Visit the majestic city of Petra, located just east of Israel's southern Arava planes, to see one of the New Seven Wonders of the World and learn about its history and geography. Although the city is situated over the Jordanian border, its proximity to the border crossing near the Gulf of Eilat make it worth taking a day to see this impressive site.
The city of Petra was carved into the mountains by the Nabateans more than 2,000 years ago. The Nabateans were a loosely connected ancient people who inhabited the Middle East a few hundred years before the Common Era. They were primarily traders and farmers and were experts in creating water irrigation systems in the region's dry climate.
Enter the ancient city by foot and traverse the Siq, the main road that winds through the sandstone canyon. The walls surrounding the Siq are decorated with carvings and intricate patterns. The huge Petra Treasury is nearly 100 feet wide and 150 feet high and carved out of sandstone. Also impressive are the 500 empty royal tombs and the large Roman theater. The largest carved monument here is the Ad-Deir Monastery, which is truly magnificent but requires you to climb up 800 rock steps.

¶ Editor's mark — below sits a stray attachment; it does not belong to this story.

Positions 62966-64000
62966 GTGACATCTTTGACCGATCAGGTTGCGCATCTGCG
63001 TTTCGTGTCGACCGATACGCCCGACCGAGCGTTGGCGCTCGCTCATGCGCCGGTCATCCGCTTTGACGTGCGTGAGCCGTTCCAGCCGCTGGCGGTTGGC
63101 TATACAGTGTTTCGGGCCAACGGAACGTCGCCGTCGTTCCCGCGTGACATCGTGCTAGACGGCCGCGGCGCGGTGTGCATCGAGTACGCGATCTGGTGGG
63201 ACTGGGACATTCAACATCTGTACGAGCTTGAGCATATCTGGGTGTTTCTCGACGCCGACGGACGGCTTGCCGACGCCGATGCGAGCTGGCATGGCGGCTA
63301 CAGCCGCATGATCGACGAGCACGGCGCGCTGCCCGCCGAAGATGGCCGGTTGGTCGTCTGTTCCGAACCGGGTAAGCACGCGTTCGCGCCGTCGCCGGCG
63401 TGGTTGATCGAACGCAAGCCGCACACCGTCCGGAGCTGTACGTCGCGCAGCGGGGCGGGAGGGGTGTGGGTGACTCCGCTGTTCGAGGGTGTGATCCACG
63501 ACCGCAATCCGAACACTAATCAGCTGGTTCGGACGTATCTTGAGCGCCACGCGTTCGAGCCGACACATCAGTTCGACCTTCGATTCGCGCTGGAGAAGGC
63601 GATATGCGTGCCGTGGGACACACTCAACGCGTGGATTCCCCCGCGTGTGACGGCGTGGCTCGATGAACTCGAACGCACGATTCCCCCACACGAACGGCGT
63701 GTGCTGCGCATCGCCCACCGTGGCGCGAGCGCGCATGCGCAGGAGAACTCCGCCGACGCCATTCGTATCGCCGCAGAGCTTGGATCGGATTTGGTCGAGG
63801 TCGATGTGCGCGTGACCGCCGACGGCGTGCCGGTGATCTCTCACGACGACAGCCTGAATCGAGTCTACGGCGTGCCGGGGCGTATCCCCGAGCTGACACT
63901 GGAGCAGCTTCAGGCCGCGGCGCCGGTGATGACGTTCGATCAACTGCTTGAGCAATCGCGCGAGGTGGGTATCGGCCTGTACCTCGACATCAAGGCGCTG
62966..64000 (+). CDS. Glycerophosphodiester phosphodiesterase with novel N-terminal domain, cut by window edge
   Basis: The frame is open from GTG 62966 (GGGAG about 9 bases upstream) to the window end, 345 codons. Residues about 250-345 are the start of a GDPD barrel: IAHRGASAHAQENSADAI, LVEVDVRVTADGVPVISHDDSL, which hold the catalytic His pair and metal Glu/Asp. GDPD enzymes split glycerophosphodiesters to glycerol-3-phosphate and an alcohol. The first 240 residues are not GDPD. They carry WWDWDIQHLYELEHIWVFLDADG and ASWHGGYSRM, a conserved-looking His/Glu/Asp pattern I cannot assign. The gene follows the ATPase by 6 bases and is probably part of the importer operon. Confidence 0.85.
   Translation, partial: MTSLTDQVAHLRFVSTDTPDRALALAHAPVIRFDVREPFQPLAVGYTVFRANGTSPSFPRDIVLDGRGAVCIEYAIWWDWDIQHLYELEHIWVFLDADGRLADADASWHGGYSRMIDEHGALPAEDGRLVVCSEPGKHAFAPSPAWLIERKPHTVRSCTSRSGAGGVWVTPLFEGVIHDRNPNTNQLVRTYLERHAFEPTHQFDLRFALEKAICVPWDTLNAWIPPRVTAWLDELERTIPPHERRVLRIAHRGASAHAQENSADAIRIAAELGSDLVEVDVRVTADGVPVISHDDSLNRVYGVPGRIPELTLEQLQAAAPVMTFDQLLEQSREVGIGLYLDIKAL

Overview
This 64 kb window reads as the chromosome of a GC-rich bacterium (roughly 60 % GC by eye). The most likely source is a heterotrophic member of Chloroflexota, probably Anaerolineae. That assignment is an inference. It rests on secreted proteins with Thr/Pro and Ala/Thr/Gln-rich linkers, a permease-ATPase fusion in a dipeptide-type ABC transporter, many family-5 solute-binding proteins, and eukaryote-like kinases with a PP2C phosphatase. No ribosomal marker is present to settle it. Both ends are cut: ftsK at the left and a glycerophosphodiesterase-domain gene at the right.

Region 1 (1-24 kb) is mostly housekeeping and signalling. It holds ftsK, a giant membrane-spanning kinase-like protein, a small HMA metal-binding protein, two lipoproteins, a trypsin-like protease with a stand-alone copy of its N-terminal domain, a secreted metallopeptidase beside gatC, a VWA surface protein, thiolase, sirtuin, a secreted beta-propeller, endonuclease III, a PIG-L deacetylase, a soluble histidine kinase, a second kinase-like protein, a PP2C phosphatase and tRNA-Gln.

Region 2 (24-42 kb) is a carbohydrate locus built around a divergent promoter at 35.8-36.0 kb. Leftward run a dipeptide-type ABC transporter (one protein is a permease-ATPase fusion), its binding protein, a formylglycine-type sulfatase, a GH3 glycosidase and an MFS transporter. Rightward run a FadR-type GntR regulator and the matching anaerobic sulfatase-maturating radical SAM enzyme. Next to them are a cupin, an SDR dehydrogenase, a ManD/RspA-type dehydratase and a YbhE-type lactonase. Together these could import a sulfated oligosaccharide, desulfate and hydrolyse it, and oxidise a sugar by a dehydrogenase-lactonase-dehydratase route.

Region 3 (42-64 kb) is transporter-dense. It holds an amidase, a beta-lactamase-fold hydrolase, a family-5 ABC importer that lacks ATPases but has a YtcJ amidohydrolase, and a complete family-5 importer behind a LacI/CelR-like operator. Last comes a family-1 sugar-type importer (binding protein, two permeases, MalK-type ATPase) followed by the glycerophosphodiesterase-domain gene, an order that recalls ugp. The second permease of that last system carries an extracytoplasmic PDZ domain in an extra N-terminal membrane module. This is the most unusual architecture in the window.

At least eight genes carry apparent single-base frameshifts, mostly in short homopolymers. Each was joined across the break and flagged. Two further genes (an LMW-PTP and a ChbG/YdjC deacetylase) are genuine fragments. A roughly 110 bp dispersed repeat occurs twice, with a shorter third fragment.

The ruins of Petra were a source of legends for many centuries but also vulnerable to looting and natural erosion. The fascinating history of this unique city is told in Petra's museum, where artifacts such as bronze statues, pottery, coins, lamps and jewelry are on display. Find out why UNESCO has named Petra a World Heritage Site and what the organization is doing to preserve it for future generations.